Iran's Khamenei accuses US of using sanctions to stoke protests
Iran's Supreme Leader Ayatollah Ali Khamenei accused the United States of trying to stir up anti-government protests by imposing sanctions he said were aimed at bankrupting the country.
Iranian authorities have tried to prevent a revival of the anti-government demonstrations that began last November over economic hardships, but which eventually turned political, with demonstrators demanding top officials step down.
Authorities have said street protests would be dealt with "decisively", and even gave three men involved in the demonstrations death sentences, accusing them "participation in vandalism and arson with the intent to confront and engage in war with the Islamic Republic of Iran".
"Their [the US] short-term goal was to make our people so fed up and tired that they would stand up against the [ruling] system," Khamenei said in a televised speech marking the Muslim religious holiday of Eid al-Adha.
"Their long-term aim is to bankrupt the country, the state, in other words to make the economy collapse."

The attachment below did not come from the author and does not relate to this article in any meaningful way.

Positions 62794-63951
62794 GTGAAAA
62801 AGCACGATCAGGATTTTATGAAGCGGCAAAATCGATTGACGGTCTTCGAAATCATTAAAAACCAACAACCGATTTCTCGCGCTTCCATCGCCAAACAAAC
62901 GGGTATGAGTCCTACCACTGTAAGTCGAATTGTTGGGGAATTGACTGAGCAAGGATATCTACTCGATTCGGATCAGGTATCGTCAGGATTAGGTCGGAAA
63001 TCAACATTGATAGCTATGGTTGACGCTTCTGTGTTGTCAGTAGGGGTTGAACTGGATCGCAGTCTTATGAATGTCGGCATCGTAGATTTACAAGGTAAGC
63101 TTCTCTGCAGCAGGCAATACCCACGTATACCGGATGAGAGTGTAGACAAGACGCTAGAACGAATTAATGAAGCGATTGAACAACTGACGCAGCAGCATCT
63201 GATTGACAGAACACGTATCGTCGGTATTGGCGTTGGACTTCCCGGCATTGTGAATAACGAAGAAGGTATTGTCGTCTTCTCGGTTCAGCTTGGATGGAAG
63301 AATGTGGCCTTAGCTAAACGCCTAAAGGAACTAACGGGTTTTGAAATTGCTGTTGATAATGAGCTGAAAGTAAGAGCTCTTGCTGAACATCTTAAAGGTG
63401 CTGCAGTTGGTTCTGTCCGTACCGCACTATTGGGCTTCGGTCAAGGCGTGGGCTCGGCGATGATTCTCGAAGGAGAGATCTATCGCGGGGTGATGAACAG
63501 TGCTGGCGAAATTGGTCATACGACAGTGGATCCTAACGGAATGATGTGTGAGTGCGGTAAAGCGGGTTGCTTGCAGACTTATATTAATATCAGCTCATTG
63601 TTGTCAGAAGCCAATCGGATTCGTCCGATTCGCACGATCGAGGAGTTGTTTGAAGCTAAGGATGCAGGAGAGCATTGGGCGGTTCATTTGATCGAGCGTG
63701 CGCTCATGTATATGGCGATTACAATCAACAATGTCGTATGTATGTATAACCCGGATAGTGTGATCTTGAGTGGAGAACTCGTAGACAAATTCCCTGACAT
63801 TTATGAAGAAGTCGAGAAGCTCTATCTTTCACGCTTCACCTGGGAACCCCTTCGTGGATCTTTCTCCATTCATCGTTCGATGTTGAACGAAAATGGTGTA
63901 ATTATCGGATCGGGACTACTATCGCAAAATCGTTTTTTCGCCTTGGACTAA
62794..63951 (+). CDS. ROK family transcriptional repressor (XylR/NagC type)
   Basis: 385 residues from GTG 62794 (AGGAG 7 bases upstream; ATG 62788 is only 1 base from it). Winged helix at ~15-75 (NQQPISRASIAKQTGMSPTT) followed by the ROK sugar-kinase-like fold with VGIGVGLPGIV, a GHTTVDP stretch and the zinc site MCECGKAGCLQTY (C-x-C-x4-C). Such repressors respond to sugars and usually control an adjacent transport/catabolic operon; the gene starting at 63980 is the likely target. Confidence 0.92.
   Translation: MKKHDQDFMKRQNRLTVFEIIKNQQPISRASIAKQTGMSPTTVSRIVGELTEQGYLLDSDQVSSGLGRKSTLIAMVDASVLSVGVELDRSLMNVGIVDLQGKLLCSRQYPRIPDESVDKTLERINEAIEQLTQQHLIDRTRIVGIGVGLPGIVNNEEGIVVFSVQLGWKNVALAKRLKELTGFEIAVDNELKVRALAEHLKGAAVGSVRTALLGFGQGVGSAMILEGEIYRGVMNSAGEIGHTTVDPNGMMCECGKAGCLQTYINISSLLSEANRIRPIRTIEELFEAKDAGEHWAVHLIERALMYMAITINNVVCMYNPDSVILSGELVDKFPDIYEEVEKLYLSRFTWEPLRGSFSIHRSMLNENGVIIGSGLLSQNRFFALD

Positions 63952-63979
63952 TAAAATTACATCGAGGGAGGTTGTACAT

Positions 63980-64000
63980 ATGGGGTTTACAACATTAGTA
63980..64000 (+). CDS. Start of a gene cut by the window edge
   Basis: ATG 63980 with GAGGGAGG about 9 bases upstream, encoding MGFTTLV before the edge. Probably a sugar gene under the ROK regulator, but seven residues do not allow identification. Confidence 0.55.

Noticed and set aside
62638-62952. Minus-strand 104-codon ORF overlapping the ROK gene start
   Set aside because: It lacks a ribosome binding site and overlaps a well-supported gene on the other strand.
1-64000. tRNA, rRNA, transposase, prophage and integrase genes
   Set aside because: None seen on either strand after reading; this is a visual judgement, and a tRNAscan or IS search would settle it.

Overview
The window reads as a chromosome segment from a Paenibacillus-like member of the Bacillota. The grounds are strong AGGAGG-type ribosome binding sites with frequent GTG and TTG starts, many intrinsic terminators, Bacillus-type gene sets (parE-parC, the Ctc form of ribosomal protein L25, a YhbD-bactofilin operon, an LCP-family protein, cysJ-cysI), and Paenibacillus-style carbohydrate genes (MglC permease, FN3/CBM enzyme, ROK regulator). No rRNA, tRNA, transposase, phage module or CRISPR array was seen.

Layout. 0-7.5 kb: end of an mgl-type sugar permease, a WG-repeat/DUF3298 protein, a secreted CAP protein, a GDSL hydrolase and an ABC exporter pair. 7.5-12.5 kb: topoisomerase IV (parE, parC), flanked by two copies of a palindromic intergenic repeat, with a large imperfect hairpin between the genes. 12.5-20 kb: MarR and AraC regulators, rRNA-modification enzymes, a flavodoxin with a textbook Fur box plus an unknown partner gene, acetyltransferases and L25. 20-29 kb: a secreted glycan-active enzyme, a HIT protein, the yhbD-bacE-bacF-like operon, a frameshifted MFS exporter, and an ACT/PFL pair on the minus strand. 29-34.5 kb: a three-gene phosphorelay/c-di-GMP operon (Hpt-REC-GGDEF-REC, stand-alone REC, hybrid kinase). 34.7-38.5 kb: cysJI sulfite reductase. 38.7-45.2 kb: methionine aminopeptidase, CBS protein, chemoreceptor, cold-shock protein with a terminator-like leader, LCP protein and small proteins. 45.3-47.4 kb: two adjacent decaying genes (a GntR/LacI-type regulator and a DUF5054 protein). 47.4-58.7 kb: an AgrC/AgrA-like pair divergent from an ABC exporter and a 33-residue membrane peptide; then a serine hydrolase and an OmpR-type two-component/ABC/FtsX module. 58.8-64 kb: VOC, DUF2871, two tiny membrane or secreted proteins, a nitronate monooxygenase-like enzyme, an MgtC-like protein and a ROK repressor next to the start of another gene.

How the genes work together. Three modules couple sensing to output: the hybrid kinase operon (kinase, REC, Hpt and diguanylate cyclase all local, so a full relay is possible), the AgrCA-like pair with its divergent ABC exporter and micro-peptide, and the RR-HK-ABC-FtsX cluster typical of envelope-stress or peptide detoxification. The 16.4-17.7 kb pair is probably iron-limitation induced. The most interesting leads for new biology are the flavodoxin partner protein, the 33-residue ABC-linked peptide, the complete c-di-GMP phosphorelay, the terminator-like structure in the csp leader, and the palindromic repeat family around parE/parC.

In addition to the US sanctions, Iran's economy has been hit by falling oil prices, as well as the coronavirus pandemic - Iran has one of the highest Covid-19 death tolls in the Middle East.
Relations between Tehran and Washington have deteriorated since 2018, when US President Donald Trump abandoned Iran's 2015 nuclear deal with six powers, under which Tehran agreed to curtail its nuclear programme in return for the lifting of most international sanctions.
Since the withdrawal, Washington has embarked on a "maximum pressure" campaign, reinstating crippling sanctions on Iranian businesses, individuals and industries.
Khamenei called the US Iran's "main enemy" and ruled out negotiations with Washington, saying Trump would use any dialogue as a means for his own propaganda, as was the case with North Korea's leader, Kim Jong-un.
"At the negotiating table, America wants us to abandon our nuclear industry altogether, reduce our defence capabilities and relinquish our regional influence," he said.
He also accused European signatories of the nuclear deal of "having done nothing" to provide Iran with the economic benefits of the accord, and said their barter system designed to bypass US sanctions was a "useless plaything".
The system, called Instex, is meant to function as a clearing house and allow European companies to deliver medical supplies to Iran without being exposed to sanctions.
The United Kingdom, France and Germany announced they had carried out the first transaction through the mechanism in late June, more than a year and a half after it was established.